Africa

Togo blocks internet as protests continue

Internet access restricted as thousands take to the streets for a second day against President Gnassingbe's rule.

The opposition said the anti-government demonstrations were attended by hundreds of thousands of people [Pius Utomi Ekpei/AFP]

Togolese authorities have blocked internet access as opponents of President Faure Gnassingbe marched for a second day against his family's 50-year rule.

Hundreds of protesters marched from the opposition stronghold of Be towards a meeting in central Lome, the capital, on Thursday, a witness said. Police later fired tear gas to disperse the protesters.

The scale of this week's protests, which the opposition said were attended by hundreds of thousands of people, represented the biggest challenge to Gnassingbe's rule since the aftermath of his ascension to power in 2005.

READ MORE: Togo protesters demand constitutional reform

US-based company Dyn, which monitors the internet, said traffic dropped off at 09:00 GMT in what critics said was a move by the government to suppress protests as other African governments have done.

Residents said that text messages had also been blocked.

The communications minister could not immediately be reached for comment on the cuts.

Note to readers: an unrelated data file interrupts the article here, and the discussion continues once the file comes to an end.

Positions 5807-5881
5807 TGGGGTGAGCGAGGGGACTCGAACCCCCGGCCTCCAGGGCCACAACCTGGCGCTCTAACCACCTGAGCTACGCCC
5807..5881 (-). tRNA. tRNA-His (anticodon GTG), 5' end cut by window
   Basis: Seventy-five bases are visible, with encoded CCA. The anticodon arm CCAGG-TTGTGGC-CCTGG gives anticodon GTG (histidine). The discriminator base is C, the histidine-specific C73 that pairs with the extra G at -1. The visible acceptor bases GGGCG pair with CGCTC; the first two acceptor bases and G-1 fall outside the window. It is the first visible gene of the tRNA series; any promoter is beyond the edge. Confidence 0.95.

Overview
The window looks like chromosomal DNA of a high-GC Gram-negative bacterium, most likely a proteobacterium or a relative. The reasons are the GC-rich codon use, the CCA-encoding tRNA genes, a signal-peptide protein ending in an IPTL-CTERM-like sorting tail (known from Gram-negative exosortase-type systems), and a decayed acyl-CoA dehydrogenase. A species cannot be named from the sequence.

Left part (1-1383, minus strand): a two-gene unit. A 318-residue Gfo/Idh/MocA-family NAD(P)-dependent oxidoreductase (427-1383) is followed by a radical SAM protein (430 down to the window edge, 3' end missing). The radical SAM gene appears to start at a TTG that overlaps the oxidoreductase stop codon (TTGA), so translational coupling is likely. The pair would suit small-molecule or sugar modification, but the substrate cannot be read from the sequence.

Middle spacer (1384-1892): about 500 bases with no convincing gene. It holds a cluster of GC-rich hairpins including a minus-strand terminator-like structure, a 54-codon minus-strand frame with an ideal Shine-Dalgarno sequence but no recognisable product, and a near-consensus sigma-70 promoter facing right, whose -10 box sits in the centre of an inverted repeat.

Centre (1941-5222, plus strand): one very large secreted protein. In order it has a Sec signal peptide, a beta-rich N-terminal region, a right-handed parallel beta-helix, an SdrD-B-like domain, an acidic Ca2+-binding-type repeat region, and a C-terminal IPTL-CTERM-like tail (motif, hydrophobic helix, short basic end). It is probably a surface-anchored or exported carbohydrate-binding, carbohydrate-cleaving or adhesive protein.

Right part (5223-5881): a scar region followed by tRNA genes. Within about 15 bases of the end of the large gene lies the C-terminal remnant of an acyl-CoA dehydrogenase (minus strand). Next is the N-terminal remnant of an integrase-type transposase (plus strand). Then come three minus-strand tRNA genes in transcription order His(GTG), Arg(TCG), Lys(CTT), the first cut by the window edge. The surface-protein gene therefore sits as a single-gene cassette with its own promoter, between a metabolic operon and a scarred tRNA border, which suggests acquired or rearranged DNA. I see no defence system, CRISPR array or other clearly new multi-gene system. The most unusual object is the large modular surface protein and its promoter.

Analysts said Gnassingbe might find himself isolated amid growing criticism of autocratic rule in West Africa.

"The president's position is very fragile, and we do not think his peers in ECOWAS or his friends in Europe will help him if things get ugly," Francois Conradie, head of research at NKC African Economics, said.

 

President Faure Essozimna Gnassingbe came to power in 2005 following the death of his father who ruled the country for nearly 40 years [Denis Balibouse/Reuters]

Gnassingbe, who took power after his long-ruling father's death, has sought to appease opponents by introducing a draft bill to reform the constitution this week.

Such changes would reintroduce a two-term limit that was scrapped by the late Gnassingbe Eyadema in 2002.

But opposition leaders are sceptical that this would apply retroactively, meaning the current president might stay until 2030. They have called for his immediate departure.

Adama Gaye, a political analyst and author, said the opposition portion of the Togolese population is "fed up with the fact that it's the same family which has been ruling the country" for five decades

"Faure Gnassingbe is now facing the battle of his life because the population of Togo is young," Gaye told Al Jazeera from Dundee, Scotland.

"They are determined and they are taking advantage of the technological advances and internet, and also of some progress that has been made in democratisation in others parts of the continent, such as in Kenya recently," referring to a ruling by the East African country's Supreme Court to annul the result of last month's elections citing "irregularities and illegalities".

Togo, a regional financial hub that aspires to be an "African Singapore", is at odds with West African neighbours, which mostly have laws restricting presidential mandates.

Togo along with The Gambia voted in 2015 against introducing term limits across the 15 members of the ECOWAS regional body, which Gnassingbe currently chairs.

Source: Al Jazeera and news agencies